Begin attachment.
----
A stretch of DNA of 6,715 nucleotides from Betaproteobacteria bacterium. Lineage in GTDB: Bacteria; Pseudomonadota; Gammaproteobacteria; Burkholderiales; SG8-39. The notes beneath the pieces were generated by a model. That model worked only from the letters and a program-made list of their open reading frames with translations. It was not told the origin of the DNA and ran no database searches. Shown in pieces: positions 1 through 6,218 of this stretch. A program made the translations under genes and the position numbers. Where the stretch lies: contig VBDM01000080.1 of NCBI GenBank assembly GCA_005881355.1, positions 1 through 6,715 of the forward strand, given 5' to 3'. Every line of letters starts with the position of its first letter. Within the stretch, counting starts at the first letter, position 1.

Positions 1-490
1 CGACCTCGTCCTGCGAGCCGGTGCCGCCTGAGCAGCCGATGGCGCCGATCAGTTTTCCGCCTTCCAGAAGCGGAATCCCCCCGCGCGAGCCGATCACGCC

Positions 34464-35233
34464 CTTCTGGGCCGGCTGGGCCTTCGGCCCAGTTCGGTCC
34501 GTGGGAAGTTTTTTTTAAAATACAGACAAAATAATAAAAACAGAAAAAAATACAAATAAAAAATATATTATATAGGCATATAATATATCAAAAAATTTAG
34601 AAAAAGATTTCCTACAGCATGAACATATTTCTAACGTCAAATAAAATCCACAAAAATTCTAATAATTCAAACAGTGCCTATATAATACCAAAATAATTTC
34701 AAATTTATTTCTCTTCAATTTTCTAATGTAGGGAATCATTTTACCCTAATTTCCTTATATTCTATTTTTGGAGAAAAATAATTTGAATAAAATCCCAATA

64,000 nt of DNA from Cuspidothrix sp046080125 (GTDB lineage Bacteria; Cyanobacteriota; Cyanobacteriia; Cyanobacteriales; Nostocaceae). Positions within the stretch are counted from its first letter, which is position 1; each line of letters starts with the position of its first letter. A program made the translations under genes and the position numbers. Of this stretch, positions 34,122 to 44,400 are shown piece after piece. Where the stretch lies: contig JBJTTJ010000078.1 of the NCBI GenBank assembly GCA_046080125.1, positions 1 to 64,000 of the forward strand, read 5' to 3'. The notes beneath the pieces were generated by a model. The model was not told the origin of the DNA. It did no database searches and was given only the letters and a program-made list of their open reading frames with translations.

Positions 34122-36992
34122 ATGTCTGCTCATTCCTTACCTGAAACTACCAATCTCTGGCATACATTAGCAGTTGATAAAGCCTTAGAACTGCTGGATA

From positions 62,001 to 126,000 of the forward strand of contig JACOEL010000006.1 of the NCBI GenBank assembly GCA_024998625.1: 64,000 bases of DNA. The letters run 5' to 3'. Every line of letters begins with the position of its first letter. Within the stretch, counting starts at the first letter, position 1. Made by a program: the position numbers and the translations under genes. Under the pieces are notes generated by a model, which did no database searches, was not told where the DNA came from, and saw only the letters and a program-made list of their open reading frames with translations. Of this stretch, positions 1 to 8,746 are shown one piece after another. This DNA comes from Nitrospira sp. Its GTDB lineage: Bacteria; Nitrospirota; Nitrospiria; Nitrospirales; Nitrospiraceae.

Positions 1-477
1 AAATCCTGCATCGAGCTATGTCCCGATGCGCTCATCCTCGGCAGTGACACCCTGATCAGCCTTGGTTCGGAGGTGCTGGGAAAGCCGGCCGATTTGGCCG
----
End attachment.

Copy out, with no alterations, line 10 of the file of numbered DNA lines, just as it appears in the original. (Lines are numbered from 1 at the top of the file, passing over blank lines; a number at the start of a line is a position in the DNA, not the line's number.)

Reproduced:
Positions 34122-36992